Beech

Beech

Beech nut trees are tall beautiful trees that produce nuts in the fall. They have a smooth gray bark and serrated edged leaves. If you want to grow your own beech nut tree, you will need to take extra care when they are in the seedling stage because they are susceptible to harsh weather conditions. You will also want to select their final planting area carefully. Because of their eventual size they will overshadow other things, which could cause problems for plants that need full sunlight.

Growing Beech Tree

1 Make sure you pick an area big enough for the beech nut tree. They grow to a height of 80 feet tall.

2 Designate an area to develop the plants. This should be a place that gets at least 10 hours of sunlight a day. Because most regions don't get this much natural light in one place, you need to get a grow light or move the plants appropriately. Likewise it is important that they get at least 8 hours of darkness. Do not choose a site that puddles after a storm, as standing water will cause root rot in young beech trees. Do choose a spot that is at least 20 feet from any important structure or driveway, as these large trees have roots and limbs that grow and spread.


3 Dig a hole that is slightly more shallow than the beech's pot, but three times as wide. Pull the beech from its pot, spread its roots with your fingers and place the roots into the middle of the hole. Fill the hole in with native soil, and don't worry about adding any amendments; this is a hardy tree that does not appreciate amended soil. Pat the soil down firmly as you fill it in, to get rid of air pockets. When the tree is fully planted it's root ball should be at soil level.

4 Use new soil that has less possibility of carrying disease. This is important to young and vulnerable plants. Pay careful attention to the amount of moisture the plants are getting by checking them often and only leaving newly-planted seeds covered until they sprout. If you are starting plants from seed, use a container only the size of a single-size yogurt. If you have a seedling, find a container at least 10 times the size of the plant.

5 Water the tree deeply so that the top 5 inches of soil around the tree are moistened. Don't water the trunk of the beech nut tree, as this may cause it to rot. Keep the stream of water about an inch away from the base of the tree. Maintain weekly waterings of this amount until the beech nut tree s a year old.

6 Spread 2 to 3 inches of organic mulch over the soil around the tree to maintain moisture. The most important aspect to growing a beech tree is to give it enough water, so check the soil often to make sure it isn't drying out. Replenish the mulch layer as necessary.

7 Transplant the trees once they grow to approximately 1 inch in diameter at the main stalk or trunk. You can transplant them to a larger pot or outdoors. Be sure to do this in mild weather so not to shock the plant and ultimately kill it. Transplanting is always difficult on a plant so make sure to water often and add new soil to maximize nutrients.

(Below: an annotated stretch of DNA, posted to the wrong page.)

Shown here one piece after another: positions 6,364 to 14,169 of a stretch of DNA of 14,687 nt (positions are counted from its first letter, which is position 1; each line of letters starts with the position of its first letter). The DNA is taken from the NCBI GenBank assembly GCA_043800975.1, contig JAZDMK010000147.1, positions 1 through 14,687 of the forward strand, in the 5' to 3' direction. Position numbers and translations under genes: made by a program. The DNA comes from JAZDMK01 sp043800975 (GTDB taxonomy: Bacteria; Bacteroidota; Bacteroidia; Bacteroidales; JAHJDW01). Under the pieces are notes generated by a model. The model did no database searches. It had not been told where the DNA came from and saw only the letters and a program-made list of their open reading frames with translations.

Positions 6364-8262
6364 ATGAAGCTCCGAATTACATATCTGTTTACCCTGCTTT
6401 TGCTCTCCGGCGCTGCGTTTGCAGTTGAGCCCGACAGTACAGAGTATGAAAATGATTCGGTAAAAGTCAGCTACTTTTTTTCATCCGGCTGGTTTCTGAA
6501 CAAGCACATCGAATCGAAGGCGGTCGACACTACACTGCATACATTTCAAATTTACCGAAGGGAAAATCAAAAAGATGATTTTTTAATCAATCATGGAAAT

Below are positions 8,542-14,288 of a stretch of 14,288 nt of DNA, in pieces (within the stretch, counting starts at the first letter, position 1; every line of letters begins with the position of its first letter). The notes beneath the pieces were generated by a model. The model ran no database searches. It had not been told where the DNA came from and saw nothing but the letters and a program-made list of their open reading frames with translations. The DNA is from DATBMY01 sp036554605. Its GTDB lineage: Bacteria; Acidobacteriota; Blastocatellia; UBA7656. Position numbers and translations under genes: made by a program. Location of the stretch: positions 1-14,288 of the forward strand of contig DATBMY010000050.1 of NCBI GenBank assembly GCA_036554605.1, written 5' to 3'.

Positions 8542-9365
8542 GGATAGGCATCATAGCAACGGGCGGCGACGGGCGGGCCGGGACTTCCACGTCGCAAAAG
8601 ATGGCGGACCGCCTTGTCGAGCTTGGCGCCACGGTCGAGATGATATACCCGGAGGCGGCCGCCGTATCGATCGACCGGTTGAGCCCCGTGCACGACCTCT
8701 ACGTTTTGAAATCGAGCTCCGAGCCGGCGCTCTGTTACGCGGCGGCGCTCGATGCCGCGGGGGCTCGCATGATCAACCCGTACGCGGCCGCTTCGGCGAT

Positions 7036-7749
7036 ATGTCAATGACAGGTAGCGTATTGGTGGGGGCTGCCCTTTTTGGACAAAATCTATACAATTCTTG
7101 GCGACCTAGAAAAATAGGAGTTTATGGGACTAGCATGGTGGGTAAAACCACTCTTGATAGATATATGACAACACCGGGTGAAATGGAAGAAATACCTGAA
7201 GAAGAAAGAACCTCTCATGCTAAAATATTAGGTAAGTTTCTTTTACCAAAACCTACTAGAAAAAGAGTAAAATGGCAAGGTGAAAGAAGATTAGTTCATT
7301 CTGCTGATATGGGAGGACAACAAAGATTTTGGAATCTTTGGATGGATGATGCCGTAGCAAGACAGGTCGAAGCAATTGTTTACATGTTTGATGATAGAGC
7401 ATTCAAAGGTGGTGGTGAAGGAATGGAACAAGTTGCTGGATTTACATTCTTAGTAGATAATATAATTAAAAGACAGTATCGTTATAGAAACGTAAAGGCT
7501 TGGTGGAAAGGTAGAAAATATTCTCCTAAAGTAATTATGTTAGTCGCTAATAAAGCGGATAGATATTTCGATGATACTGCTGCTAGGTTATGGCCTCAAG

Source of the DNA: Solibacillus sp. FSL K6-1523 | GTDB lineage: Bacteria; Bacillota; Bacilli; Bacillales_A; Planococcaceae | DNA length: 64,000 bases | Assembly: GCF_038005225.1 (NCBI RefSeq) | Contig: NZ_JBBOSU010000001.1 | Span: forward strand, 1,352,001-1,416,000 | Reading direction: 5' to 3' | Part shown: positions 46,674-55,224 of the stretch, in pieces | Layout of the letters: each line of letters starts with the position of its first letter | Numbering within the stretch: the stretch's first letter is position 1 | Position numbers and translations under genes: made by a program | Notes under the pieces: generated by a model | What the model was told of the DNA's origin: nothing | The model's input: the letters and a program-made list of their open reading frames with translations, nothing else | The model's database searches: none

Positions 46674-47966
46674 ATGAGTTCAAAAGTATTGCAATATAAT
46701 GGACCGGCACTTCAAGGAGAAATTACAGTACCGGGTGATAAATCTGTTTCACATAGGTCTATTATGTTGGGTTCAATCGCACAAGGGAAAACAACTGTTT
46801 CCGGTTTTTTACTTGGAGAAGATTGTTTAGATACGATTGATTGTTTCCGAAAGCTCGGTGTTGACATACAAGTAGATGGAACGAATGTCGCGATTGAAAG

TIPS

 

  • Beach nuts, the seeds of the tree, grow in pairs inside a burr in the fall. They are sharp and triangular, and are popular in roasting.
  • Beach trees are vulnerable to beech bark disease, which is a combination of fungal and insect infection, and causes cankers on beech tree roots
  • Do not prune the tree excessively as it grows, as it could be fatal.

Fertilizers for Beech Tree

Types

Synthetic fertilizer supplies trees and other ornamental plants with nitrogen, phosphorus and potassium. Content ratios are shown by the NPK label. Synthetic chemical fertilizers provide nutrients directly to the tree roots but do not support soil biological activity, known as the "soil food web." Organic compost regularly applied increases biological activity of the soil, which supports increased nutrient content for the tree.

Schedule

"Most shade trees exist in nature without much care, but transplanting trees into urban areas or man-made conditions can create problems," according to the North Carolina University horticulture website. October through March are the best times to fertilize, but distressed beech trees should be fertilized at once. Apply fertilizer several feet from the trunk and again outside the drip line.

Methods

Drill holes, feeding needles and surface application are the three most commonly used methods. Holes 10 to 12 inches deep, 3 feet apart are drilled in the ground around the beech tree and filled with compost fertilizer. Feeding needles are commercially available liquid fertilizer that is injected into the soil and spread by deep watering. Surface application is the simplest and fastest method to fertilize a beech tree. Broadcast compost in a circle around the tree beginning near the trunk, extending to the drip line.

Light: Sun,Part Sun

Zones: 5-8

Plant Type: Tree

Plant Height: 10-80 feet tall

Plant Width: 35-45 feet wide

Landscape Uses: Containers,Beds & Borders,Slopes

Special Features: Attractive Foliage,Fall Color,Winter Interest,Attracts Birds


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